- Education and Science»
- Foreign Languages
Grammatical and Biological Gender in Spanish
In Spanish and many other languages nouns have a grammatical gender assigned to them. This is not the case in English where only nouns referring to people have biologically assigned gender, for example, girl and boy. In Spanish the grammatical gender has nothing to do with the actual gender of the object. For example, the word mesa (table) is feminine despite there being no inherently female traits to a table. You cannot check under a table's skirt to see if it masculine or feminine, you must learn these assignments as you learn new vocabulary. Many native English students learning a new language find this cumbersome. However, there are some rules and tricks to help remember or guess the gender of a word.
Masculine: Words that ends in an 'o' is always masculine.
Masculine: Words that end in consonants 'l' and 'n'
Feminine: Words that end in 'dad', 'umbre' and 'ion' are always feminine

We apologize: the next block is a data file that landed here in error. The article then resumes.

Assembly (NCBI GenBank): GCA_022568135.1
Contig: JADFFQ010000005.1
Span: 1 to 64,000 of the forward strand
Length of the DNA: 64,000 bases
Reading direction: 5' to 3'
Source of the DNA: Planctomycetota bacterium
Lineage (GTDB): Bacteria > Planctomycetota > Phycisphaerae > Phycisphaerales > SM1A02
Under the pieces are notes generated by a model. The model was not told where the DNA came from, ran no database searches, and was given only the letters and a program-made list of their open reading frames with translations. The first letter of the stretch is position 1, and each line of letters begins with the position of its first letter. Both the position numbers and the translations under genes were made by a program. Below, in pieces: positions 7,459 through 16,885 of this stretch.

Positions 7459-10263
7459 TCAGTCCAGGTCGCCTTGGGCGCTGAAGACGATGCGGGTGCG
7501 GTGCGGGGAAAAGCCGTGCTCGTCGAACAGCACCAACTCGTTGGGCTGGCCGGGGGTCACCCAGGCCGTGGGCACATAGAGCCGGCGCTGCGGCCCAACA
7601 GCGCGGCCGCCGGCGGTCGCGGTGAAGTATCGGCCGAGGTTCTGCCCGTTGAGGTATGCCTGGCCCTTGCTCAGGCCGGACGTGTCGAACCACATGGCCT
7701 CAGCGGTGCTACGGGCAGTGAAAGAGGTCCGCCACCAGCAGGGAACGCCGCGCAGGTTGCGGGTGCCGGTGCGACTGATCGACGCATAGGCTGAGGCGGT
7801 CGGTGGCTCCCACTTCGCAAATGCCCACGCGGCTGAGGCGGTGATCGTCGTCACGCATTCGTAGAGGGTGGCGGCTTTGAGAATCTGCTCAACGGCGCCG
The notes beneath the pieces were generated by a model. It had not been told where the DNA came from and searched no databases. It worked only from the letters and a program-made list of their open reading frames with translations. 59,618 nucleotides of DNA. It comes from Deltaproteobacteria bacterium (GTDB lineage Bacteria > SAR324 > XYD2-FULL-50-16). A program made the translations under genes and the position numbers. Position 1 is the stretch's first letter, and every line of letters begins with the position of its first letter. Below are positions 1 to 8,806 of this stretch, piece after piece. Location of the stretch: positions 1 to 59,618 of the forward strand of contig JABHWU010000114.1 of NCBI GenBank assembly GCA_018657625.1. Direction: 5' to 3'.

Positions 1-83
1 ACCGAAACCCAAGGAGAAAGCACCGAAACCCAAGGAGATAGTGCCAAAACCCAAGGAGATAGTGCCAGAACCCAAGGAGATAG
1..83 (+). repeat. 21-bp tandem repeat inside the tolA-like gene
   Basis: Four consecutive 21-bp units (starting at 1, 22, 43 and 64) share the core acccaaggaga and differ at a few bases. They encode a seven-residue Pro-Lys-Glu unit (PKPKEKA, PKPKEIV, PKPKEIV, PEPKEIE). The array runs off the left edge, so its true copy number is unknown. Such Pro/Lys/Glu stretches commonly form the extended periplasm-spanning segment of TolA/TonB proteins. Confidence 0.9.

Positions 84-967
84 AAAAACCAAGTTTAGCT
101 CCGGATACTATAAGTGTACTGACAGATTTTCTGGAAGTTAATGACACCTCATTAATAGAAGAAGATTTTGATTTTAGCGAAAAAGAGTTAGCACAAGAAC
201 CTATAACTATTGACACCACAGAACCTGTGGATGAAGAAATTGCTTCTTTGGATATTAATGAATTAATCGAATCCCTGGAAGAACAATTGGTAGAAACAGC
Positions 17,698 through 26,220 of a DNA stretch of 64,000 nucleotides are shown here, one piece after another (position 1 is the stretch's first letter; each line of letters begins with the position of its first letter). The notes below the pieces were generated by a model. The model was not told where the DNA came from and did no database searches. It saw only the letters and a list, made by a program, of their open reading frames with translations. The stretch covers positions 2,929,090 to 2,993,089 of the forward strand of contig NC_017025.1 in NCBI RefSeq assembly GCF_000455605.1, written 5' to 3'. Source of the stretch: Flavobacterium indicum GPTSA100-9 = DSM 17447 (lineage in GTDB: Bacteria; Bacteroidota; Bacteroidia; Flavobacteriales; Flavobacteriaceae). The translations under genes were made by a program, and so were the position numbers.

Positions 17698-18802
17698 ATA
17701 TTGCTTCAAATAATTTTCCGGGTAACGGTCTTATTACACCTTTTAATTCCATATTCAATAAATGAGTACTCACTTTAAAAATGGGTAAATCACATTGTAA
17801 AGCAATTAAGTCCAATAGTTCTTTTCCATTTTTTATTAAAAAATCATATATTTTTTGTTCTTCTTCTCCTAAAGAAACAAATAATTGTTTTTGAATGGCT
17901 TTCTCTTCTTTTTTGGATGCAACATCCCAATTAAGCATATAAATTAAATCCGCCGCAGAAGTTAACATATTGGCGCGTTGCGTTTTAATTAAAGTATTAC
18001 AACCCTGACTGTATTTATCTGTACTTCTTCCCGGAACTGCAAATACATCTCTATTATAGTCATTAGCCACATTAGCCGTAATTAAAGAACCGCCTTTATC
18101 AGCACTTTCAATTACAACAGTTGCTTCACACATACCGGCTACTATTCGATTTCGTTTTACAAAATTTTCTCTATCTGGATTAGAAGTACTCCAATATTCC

Femiine: Words that end in 'a' are mostly feminine. Exceptions include words derived from Greek (rather than Latin) that en in 'ma' like sistema, programa, problema, and words like mapa and dia.
Masculine or Feminine: Words that refer to people that end in 'ista' always end in 'a' (therefore are invariable) even when referring to man. For example, dentista, artista can be a man or woman (the words dentisto and artisto do not exist).
Masculine or Feminine: words ending in 'e' or 'z' can be either gender and must be learned individually.
Words that refer to biological gender may reflect that gender by using an 'a' for feminine or and 'o' or 'n' for masculine. For example, chico/chica (boy/girl) and peaton/peatona (male pedestrian/female pedestrian).
Some words referring to biological gender use totally different words for each, as in the English example of boy and girl. Examples include hombre/mujer (man/woman) and yerno/nuera (son in law/daughter in law). These examples illustrate that you cannot simply replace the 'o' with an 'a' to make a word feminine since the resulting *hombra* and *yerna* do not exist.